NNN lease option negotiations

I own a single tenant commercial property in Michigan. The 10 year NNN lease will be up & there is a 5 year lease option available beginning next December. The tenant is offering to exercise that option, but with a substantial reduction in rent. An analysis of comparable retail properties with NNN leases in the area shows rents anywhere from 10.00 to 18.00/sq.ft. Most of the comps have multiple tenants, as there are very few single tenant properties with NNN leases currently on the market. My tenant is currently paying 15.50/sq. ft. & the lease option bumps it to 16.50. The tenant’s offer is 13.50/sq ft., siting that his annual franchise fee & advertising expenses, as well as maintenance costs have gone up considerably, and that property values have gone down.
I am considering countering with 14.50/sq.ft. (the initial lease rate in 2002), & extending the option period to 10 years. My thinking is that lease rates in the greater Detroit Metro area will be fairly flat for years to come, my loan is due in 5 years & I will be in a much better position at that time to shop for a new loan if there is still another 5 years on the lease. I also feel this will be an attractive offer for the tenant to be able to lock in a lower rate for 10 years.
It is not easy for me to offer a lease option at a dollar a square foot less than what I am currently getting & lock it in for another 10 years, but I think it is in step with today’s market reality. I would like to keep this tenant, as he is always current with the rent, is not a complainer & is maintaining the property well. Do you think I am on the right track as far as my approach to this counter-offer goes? Also, should I ask for the tenant’s annual gross sales receipts as part of the terms of the lease? I’m sure when the time comes to shop for a loan, the lenders will want to see these figures.

Getting something in return

Guess that this principle is so engrained in me that if I were awakened from a sound sleep with ANY offer, I’d automatically come back with something a little more favorable for me.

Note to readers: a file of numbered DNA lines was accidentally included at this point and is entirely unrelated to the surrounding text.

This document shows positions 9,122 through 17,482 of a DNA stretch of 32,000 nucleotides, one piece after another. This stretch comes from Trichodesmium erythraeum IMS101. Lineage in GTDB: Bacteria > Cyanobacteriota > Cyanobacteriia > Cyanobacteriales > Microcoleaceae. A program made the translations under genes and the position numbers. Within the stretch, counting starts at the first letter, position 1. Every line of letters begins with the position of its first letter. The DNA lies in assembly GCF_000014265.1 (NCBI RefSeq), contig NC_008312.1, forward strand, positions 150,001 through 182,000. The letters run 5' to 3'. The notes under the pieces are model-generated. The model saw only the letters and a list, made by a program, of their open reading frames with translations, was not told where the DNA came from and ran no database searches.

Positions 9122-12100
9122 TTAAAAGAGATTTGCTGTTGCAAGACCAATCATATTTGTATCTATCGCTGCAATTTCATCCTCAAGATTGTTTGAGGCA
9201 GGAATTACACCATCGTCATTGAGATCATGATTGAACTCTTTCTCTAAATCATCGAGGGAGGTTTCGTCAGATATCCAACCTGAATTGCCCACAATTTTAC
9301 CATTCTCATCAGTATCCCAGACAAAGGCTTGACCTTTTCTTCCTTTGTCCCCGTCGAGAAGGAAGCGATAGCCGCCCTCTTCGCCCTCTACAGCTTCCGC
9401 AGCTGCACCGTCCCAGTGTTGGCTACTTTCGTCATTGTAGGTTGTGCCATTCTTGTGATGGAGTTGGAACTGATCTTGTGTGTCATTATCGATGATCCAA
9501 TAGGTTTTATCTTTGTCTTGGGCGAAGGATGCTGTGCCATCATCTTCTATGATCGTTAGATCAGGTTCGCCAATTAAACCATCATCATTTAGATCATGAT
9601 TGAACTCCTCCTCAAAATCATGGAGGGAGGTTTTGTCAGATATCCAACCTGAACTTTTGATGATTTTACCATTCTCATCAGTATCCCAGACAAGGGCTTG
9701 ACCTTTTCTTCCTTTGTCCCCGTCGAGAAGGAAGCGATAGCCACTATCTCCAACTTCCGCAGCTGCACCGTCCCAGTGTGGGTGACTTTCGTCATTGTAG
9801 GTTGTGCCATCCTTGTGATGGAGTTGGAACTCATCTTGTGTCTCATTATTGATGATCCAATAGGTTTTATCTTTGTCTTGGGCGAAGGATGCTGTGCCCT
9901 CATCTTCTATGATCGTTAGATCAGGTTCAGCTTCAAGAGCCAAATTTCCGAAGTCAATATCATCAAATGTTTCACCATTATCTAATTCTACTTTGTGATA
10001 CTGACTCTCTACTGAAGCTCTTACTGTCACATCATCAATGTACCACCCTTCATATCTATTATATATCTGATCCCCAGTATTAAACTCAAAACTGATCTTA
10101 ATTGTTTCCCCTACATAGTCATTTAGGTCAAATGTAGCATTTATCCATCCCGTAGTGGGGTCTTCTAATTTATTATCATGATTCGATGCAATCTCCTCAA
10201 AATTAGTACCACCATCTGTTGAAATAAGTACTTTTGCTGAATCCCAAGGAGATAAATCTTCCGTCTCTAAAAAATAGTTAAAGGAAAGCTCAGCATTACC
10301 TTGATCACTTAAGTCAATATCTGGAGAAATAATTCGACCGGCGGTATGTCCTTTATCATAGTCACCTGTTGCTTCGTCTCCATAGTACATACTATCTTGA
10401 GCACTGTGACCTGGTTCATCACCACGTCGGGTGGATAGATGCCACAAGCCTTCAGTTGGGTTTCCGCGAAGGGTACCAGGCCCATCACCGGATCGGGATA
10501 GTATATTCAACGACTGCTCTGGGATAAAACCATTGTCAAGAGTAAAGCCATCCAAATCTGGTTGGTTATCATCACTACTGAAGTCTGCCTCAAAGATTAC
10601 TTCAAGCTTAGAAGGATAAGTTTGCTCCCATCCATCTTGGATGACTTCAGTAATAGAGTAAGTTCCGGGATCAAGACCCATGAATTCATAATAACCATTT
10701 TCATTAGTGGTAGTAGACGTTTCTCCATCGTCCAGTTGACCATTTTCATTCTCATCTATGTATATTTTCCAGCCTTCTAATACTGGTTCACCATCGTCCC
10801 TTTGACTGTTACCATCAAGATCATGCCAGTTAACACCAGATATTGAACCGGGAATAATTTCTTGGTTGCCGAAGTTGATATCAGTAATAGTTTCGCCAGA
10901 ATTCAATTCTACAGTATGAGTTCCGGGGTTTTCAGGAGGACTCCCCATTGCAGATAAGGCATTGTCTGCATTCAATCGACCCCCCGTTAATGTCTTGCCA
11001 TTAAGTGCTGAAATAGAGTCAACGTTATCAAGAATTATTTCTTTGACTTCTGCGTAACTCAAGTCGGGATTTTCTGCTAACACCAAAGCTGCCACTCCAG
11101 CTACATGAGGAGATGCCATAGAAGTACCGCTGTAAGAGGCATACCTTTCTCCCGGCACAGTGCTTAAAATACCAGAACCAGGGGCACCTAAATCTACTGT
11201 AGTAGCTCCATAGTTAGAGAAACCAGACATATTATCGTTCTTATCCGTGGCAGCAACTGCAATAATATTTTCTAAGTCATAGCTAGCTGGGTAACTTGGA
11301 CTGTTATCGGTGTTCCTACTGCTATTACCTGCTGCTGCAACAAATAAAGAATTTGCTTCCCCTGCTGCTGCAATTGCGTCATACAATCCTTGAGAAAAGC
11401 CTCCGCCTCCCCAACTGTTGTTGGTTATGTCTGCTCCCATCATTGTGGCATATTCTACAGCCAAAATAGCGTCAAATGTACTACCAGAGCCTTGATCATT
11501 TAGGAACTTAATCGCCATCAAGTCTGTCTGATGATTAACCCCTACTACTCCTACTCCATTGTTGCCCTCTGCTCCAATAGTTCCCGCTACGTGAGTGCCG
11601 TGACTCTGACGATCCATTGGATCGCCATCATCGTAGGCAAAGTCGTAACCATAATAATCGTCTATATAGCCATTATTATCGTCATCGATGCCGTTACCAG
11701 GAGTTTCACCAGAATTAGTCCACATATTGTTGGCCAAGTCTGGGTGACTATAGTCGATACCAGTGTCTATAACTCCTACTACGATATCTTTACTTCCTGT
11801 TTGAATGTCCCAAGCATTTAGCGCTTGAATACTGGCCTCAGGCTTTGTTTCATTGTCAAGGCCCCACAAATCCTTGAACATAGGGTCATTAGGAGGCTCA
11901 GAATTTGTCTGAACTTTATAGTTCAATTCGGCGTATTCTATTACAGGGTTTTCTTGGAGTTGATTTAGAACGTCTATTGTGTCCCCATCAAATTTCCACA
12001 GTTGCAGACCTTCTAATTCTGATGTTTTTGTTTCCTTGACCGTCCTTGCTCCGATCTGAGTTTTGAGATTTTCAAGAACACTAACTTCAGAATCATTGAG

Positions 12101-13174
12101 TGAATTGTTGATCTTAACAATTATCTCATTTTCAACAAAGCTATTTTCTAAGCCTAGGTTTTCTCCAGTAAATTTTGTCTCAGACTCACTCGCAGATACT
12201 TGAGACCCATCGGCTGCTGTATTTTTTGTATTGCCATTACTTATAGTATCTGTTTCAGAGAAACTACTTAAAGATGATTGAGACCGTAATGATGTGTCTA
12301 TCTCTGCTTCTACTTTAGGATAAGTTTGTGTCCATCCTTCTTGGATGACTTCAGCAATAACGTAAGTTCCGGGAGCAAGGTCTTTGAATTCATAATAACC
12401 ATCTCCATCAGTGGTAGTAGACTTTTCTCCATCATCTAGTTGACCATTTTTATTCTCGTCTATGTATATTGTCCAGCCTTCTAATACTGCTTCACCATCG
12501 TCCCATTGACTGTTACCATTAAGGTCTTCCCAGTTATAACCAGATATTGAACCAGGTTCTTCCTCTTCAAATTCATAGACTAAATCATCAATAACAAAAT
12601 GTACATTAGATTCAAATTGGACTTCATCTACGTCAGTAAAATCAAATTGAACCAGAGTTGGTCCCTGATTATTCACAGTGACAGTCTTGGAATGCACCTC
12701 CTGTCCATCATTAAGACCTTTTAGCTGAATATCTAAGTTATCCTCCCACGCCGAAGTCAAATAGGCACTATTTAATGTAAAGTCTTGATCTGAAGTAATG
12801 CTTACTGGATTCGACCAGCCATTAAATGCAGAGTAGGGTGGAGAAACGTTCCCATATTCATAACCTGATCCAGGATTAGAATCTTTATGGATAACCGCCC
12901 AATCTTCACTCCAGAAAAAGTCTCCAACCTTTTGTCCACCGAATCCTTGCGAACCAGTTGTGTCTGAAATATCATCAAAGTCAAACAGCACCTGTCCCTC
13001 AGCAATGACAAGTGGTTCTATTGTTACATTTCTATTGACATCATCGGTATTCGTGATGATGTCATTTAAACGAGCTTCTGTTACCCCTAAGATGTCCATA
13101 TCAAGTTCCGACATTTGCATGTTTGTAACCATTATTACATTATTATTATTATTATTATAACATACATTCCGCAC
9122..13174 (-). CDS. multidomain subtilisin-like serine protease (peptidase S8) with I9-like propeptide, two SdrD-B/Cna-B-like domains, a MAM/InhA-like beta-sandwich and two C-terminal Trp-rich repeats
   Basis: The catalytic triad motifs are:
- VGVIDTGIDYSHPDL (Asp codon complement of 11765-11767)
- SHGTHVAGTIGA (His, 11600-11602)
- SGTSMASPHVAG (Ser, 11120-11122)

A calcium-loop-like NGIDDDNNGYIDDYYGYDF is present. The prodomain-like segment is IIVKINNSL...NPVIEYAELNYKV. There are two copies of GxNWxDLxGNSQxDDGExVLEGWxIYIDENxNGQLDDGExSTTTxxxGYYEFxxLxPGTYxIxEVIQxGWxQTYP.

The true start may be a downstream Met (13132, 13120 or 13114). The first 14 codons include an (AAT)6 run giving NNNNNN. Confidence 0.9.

So by all means, you bet, make the effort as it might work and make you a little better deal.


I’ll ditto John’s comment… your alternative satisfies my cardinal rule of negotiations… “Never give without getting”. :wink:

In my mind the tenant’s offer of $13.50 was designed to get a counter of $14.50, a dollar less than he’s paying, and two less than the renewal rate. You don’t say where in MI you are, but there are few markets with a surplus in demand in that state, and nationally the retail sector is still very weak.

In this climate that’s not a bad deal to keep a tenant in place, avoid the vacancy loss and upfit cost of finding a new tenant, and positioning the property for refi in 5 years. I would consider building in rent bumps of say 5% every 3 years, or perhaps 10% at the 5-year mark.

As to access to the tenant’s gross sales figures, I’d go further than that. You are right that it is valuable to have for refi purposes (and sale), but you also have grounds to make sure you’re not the only one coming to the table to help the tenant out. I routinely ask to see two years of profit and loss statements from tenants seeking concessions. I would assume the store is profitable or the tenant wouldn’t be talking. Keep in mind it is very costly to move a business, so you have some pricing power in regards to the rent bumps noted above. My argument would be that I don’t mind helping in tough times, but I’d like to have a piece of the upside when business gets better, which it will.

We discussed this topic at length recently in the following two posts:

NNN Rent Remodel and Rent Negotiation 01-26-12

Rent Concessions 11-08-11

Also, in the second post there is a link to a 2009 post that echoes the same thoughts:

Commercial Lease Rent Bumps 10-25-09

(I’m also reminded that I intended to turn those posts into articles, but have not done so yet. I’ll add that to my writing wish list!)

Best regards,


[QUOTE=John Merchant;883763]Guess that this principle is so engrained in me that if I were awakened from a sound sleep with ANY offer, I’d automatically come back with something a little more favorable for me.

So by all means, you bet, make the effort as it might work and make you a little better deal.[/QUOTE]

Thanks, John

That’s as I suspected. Tenants are asking for concessions because they know they can get them, and that’s as it should be in a market economy. Keep in mind that the pendulum will swing the other way and the next renewal cycle will likely shift the power back to your side.

I’ve had the same discussions with our tenants. I’d counter his comment about “fiscal sense” to ask if he’d calculated the cost of moving his business. Each dollar per square foot of rental rate costs him $8900 per year. Wouldn’t be hard to justify a premium to avoid the costs of moving, advertising the new location, and the loss of sales during the transition and ramp up at the new location.

And yes, your fallback is to concede something on the bumps, but only after “getting”; e.g. the longer lease term.

All this is just filler conversation really… you will negotiate until he thinks he’s paying to much and you think you’re renting too cheap, which means it’s probably a good deal for both of you.